Given the constant talk about and the seemingly endless addition of regulation covering the environment here, you might be forgiven for thinking that Ireland was a laggard when it came to greenhouse gas (GHG) emissions in the European Union.

In fact, according to an EU document published this week, Ireland is close to top of the class when it comes to both GHG emissions measured in grammes per euro of value added and in terms of improvement between 2018 and 2021 (see Figure 1).

At 135g/€, Ireland is only behind Sweden and Luxembourg and well ahead of the EU average of 221g/€.

It is on the improvement made across the three-year period that Ireland really shines, with a 37% reduction in emissions, progress only bettered by Estonia and which is more than twice the pace of the EU average of 17%.

In calculating GHG emissions for this data, the EU did not just rely on straight CO2 emissions, but also included CO2 equivalents for methane, nitrous oxide, hydrofluorocarbon, perfluorocarbons, sulfur hexafluoride and nitrogen trifluoride.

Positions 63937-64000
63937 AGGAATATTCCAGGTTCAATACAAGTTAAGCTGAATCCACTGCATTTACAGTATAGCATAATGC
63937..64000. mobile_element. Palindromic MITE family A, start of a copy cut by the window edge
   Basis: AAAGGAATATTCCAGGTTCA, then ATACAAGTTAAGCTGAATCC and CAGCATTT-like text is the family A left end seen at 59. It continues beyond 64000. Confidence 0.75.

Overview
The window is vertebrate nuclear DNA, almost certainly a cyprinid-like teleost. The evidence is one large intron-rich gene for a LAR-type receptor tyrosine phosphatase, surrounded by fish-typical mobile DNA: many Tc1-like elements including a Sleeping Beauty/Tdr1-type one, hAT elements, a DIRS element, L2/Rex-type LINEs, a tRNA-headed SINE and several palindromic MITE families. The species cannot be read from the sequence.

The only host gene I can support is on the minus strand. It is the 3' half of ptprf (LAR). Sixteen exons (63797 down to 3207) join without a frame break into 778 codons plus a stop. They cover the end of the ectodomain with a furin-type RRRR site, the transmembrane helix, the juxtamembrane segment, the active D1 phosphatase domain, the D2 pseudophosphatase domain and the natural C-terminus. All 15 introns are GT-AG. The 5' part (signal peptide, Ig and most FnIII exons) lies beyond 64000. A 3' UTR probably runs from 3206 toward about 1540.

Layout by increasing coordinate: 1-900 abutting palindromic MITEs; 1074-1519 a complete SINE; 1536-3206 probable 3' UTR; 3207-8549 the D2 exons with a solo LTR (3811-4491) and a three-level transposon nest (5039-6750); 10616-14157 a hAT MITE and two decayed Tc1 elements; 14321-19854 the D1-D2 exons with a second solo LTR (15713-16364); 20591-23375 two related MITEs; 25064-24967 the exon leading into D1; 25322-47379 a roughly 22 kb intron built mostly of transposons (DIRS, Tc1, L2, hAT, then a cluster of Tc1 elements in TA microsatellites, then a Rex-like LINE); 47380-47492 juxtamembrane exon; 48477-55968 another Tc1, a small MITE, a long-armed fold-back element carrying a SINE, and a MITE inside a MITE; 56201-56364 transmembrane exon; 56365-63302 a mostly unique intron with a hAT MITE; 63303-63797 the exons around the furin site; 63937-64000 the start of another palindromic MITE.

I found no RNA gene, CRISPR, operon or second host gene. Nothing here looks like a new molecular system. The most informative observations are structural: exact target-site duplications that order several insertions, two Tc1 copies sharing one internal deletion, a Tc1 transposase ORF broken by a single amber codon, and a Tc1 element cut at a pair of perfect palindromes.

The document also had a measure of pollution, which is based on fine particulate matter emitted and Ireland was in the top five here too.

The only place that Ireland performed badly was in the circular material use, where recycled materials replace new raw materials.

The document said that the results here suggest that the liner model (no reuse of materials) still prevails both in Ireland and across the EU.

The new deposit scheme for bottles and cans is designed to help Ireland improve its score here.